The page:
There are few sights in nature more beautiful than the starry summer sky. When the sun goes down and the summer stars come out, three of the first ones you'll see, high in the northeastern sky, will be the trio of bright stars that forms the corners of an unmistakable asterism called the Summer Triangle.
Asterisms are dot-to-dot drawings in the sky that are widely known but are not counted among the 88 official constellations. In many cases, asterisms are easier to recognize than the official star patterns.
The Summer Triangle is a case in point.
The brightest star in the Summer Triangle and the first to rise is Vega, named for "the plunging vulture." At a distance of only 25 light years, Vega is among the closest stars to our solar system. Vega became a real "movie star" in 1997 when astronomer Carl Sagan chose it as the source of the first extraterrestrial signal detected by radio astronomers on Earth in his fictional book and movie "Contact." In real life, Vega was one of the first stars discovered to have a ring of planetary material surrounding it, possibly a family of planets in the process of formation.
The second star to rise in the Summer Triangle is its faintest member, the blue supergiant star named Deneb, meaning "the tail of the swan." Although Deneb appears nearly as bright as Vega, it does so from a distance of 1,500 light years away. If Deneb were moved in to the same distance from Earth as Vega, it would shine over 1,700 times brighter than Vega and cast distinct shadows at night. Deneb is one of the most luminous stars known to astronomers.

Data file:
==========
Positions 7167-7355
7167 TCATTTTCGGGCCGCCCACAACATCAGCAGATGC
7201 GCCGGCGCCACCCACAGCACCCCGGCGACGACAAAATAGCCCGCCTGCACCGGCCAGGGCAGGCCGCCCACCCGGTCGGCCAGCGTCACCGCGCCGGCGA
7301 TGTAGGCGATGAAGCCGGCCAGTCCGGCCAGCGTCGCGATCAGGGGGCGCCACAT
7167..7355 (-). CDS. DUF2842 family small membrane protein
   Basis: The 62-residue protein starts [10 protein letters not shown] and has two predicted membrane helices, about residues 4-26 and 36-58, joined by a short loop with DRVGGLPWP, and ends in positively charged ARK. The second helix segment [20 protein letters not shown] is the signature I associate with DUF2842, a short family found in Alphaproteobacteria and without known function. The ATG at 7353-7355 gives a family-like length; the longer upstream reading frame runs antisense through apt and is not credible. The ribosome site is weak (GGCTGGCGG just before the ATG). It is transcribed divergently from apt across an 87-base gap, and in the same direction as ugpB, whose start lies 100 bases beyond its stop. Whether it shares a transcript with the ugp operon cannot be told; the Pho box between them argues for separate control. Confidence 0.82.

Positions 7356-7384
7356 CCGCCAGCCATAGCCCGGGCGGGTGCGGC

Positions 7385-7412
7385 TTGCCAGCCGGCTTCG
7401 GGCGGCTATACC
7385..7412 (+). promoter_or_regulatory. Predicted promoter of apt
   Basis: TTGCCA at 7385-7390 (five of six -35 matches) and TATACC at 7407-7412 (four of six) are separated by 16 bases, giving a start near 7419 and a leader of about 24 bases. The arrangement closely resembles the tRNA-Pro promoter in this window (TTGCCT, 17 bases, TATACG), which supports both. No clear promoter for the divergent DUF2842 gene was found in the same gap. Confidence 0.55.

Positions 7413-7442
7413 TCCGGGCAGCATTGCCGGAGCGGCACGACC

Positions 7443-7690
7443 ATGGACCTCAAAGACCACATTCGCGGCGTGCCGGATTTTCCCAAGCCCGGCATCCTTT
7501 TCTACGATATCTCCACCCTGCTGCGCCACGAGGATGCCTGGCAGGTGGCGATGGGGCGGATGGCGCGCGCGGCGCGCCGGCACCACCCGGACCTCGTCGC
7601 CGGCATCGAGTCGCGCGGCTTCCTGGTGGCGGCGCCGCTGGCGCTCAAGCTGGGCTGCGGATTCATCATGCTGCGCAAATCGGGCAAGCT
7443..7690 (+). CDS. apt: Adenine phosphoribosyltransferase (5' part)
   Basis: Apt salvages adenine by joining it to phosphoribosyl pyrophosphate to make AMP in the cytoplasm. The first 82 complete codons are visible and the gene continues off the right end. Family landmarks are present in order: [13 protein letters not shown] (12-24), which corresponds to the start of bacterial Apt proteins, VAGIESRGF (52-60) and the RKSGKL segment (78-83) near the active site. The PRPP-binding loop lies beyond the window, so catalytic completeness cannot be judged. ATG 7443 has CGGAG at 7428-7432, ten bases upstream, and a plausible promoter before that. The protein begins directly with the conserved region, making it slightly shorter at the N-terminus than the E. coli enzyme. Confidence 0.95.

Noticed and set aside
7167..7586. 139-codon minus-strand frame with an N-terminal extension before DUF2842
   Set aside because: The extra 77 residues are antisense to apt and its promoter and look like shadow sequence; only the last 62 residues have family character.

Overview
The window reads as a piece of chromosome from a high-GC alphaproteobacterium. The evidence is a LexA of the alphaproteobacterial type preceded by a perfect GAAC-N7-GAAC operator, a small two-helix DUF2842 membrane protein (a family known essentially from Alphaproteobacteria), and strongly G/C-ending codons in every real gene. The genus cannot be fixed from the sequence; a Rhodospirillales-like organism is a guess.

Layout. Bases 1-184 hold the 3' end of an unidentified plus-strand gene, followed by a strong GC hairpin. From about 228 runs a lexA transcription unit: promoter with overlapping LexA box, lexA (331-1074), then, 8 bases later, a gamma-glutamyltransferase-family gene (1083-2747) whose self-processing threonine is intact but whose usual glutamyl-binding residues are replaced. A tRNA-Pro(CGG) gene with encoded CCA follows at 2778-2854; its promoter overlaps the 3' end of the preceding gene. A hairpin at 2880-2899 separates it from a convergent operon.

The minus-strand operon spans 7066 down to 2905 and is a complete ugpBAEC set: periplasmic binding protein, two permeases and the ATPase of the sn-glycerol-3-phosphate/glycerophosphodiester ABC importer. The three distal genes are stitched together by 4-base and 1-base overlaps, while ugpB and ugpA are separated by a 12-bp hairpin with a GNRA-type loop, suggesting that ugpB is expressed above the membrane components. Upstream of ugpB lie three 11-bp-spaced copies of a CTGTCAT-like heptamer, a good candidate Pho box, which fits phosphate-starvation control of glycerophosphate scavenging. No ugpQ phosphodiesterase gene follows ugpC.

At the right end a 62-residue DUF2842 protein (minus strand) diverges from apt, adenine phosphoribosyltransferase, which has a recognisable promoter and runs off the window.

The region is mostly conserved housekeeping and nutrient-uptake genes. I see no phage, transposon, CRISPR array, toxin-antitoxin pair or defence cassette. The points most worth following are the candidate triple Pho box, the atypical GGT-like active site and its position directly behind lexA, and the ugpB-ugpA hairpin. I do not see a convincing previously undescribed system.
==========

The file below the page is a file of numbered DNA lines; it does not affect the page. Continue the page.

Finally, the third member of the Summer Triangle, marking its southernmost corner, is the star named Altair, which means "the flying eagle." Altair is the closest of the three stars in the Summer Triangle, lying at a distance of only 17 light years.
Each of the stars in the Summer Triangle falls in a different constellation: Vega is the brightest star in Lyra the Harp, Deneb belongs to Cygnus the Swan, and Altair is part of Aquila the Eagle. The fact is, this region of the sky is filled with constellations representing flying creatures of one kind or another.
You can use the Summer Triangle as a guide to locate many of the official constellations of summer. We'll learn to do that in another Cosmic Moment.
Jimmy Westlake teaches astronomy and physics at Colorado Mountain College's Alpine Campus. He is an avid astronomer whose photographs and articles have been published on the Web sites of CNN.com, NASA's "Astronomy Picture of the Day," Spaceweather.com, Space.com, Discover.com, and in Sky & Telescope, Astronomy, Night Sky, Discover, and WeatherWise magazines.